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Sun Jun 2, 2013, 07:41 PM


Hamas loses Iran funds for backing Syria rebels

Source: gulf news

Gaza City: Iran has cut up to £15 million (Dh83.7 million) a month in funding for Hamas as punishment for the movement backing the uprising in Syria, the Palestinian Islamist group’s leaders have admitted.

The two once-close allies have also ceased military cooperation, effectively ending a warm relationship in which Tehran provided weapons, technical know-how and military training to Hamas fighters.

The rupture has been caused by Hamas’ refusal to toe the Iranian line by supporting President Bashar Al Assad, whose Alawite regime has a loose religious relationship to Iran’s ruling theocracy. Hamas, which runs the Gaza Strip, has sided with its Sunni co-religionists who are trying to unseat Al Assad, in common with other mainly Sunni countries such as Turkey, Egypt and Saudi Arabia.

Gazi Hamad, Hamas’ deputy foreign minister, frankly described relations with Iran as “bad”. Asked about Iranian funding, he said: “I can say it is not like the past. I cannot give you the exact amount. For supporting the Syrian revolution, we lost very much.


Read more: http://gulfnews.com/news/region/palestinian-territories/hamas-loses-iran-funds-for-backing-syria-rebels-1.1191194

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Arrow 18 replies Author Time Post
Reply Hamas loses Iran funds for backing Syria rebels (Original post)
jessie04 Jun 2013 OP
freshwest Jun 2013 #1
happyslug Jun 2013 #13
riderinthestorm Jun 2013 #2
jessie04 Jun 2013 #3
riderinthestorm Jun 2013 #4
jessie04 Jun 2013 #5
mallard Jun 2013 #6
azurnoir Jun 2013 #7
jessie04 Jun 2013 #8
azurnoir Jun 2013 #9
oberliner Jun 2013 #11
azurnoir Jun 2013 #12
oberliner Jun 2013 #15
azurnoir Jun 2013 #16
jessie04 Jun 2013 #14
riderinthestorm Jun 2013 #10
jessie04 Jun 2013 #17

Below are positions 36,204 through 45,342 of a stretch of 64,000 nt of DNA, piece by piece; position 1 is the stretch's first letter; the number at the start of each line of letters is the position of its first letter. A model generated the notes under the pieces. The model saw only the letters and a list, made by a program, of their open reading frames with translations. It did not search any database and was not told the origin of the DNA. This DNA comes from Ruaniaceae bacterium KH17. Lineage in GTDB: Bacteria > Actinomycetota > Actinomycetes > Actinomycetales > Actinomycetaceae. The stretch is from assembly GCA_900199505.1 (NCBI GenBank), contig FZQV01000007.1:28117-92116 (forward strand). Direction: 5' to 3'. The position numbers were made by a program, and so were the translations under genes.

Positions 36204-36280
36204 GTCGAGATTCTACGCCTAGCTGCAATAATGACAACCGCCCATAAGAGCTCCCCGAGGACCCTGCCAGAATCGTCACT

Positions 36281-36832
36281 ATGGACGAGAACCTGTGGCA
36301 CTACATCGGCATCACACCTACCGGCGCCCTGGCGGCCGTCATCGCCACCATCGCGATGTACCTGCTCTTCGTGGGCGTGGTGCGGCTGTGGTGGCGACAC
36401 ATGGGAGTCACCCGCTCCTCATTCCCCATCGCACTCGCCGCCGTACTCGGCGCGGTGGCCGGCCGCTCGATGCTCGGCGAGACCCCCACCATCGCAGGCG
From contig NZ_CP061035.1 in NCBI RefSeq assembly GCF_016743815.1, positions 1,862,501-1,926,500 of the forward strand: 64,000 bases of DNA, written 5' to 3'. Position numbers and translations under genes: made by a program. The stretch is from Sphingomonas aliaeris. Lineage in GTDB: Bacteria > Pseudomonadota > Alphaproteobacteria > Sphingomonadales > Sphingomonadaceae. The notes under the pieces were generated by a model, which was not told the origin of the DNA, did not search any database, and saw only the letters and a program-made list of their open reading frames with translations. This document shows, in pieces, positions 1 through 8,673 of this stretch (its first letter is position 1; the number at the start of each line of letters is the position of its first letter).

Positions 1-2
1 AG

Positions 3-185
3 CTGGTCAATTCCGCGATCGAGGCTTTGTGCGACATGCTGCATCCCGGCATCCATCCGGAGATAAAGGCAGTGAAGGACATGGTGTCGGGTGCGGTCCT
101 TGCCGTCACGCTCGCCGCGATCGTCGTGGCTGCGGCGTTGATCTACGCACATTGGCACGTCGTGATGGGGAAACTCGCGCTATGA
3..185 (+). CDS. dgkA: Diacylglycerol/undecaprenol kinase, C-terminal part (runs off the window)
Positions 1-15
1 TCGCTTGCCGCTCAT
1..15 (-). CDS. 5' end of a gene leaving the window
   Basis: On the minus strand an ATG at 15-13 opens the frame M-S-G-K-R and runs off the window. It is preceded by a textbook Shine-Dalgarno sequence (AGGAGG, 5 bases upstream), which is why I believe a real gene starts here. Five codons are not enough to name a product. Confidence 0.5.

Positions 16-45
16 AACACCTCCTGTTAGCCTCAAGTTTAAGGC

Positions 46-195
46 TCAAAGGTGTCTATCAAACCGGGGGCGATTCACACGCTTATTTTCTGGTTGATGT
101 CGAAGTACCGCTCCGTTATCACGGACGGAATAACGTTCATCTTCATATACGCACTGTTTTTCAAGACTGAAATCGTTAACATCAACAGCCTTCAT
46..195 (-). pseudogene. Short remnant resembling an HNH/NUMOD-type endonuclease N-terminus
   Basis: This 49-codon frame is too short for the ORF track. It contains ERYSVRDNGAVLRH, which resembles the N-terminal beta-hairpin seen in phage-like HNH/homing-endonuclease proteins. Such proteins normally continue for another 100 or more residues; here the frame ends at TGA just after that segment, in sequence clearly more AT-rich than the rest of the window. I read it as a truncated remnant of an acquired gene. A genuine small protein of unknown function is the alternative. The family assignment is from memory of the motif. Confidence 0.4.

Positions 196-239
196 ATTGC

jessie04 Jun 2013 #18

Response to jessie04 (Original post)

Sun Jun 2, 2013, 07:53 PM

1. The ties between Russia, Iran and Syria go back much farther than the USA has existed.

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Response to freshwest (Reply #1)

Mon Jun 3, 2013, 01:13 AM

13. Not quite true


Syria, as we now know it, did NOT really exist prior to the French Occupation after WWI. Like most of the "Fertile Crescent" outside of the Tigris and Euphrates river valleys, each valley and each city tends to be its own "Nation-State" even when they were paying tribute to someone else. The classic situation is Judea under the Romans. Rome ruled Judea, but the Jewish religious hierarchy, which controlled the Temple of Jerusalem, where pro-Persia (At that time ruled by the Parthians, who were related to the Pushtans of modern day Afghanistan). Rome wanted Palestine to make sure Persia could NOT use it to take Egypt, Palestine had long been a major invasion based to Egypt (See my Side note below):

Even under Rome, Byzantine, Arab, and Turkish rule, these ruling "powers" were just looking at who would pay what taxes, not loyalty as noted in most "Modern" countries. Tribe and trade relations was more important then who ruled the Country (For example, long after the Crusades had ended France would send troops and supplies to the Christians of Lebanon and Syria, even while both were ruled by Turkey.

One of the reason the Father of Assad moved into Lebanon during the Lebanese Civil War, was that his tribe's long time trading partners, the Christians in Lebanon was losing out the the Shiite Moslems lead by what later would become Hezbollah. At the same time the President of Syria was trying to make his branch of Islam (Alawis) more Sunni, then the mix of Christianity, Shiite and Ismali Islam it has been.




Now this can be a problem. Alwais celebrate not only Islamic Holidays, but Christmas, Easter and Palm Sunday (And thus often called "Christians" by the radical Sunni Moslems that is they main opposition and thus you read of such Moslem Radicals celebrating they fighting with "Christians".

The Alwais are also called "Seveners". In Shiitte Islam, they are two large branches, those that recognize the descendants of Ali to the Seventh Generation as the Legitimate Caliphs (And thus called "Seveners", and those that recognize that "Rule" to the 12th descendant of Ali (Thus called "Twelvers" . Iran are "Twelvers", while the Alwais are "Seveners" (as were the "Assassins" of the Middles Ages).

More on the Assassins (But ignores the fact that the main protectors of the Assassins after the Mongol invasion was the Hospitaliers in lands of Palestine they still held till driven out).

Now some maps do reveal some points: Here is one on Religion in Syria:

Here is a Map where the fighting is occurring:



Here is one on population Density: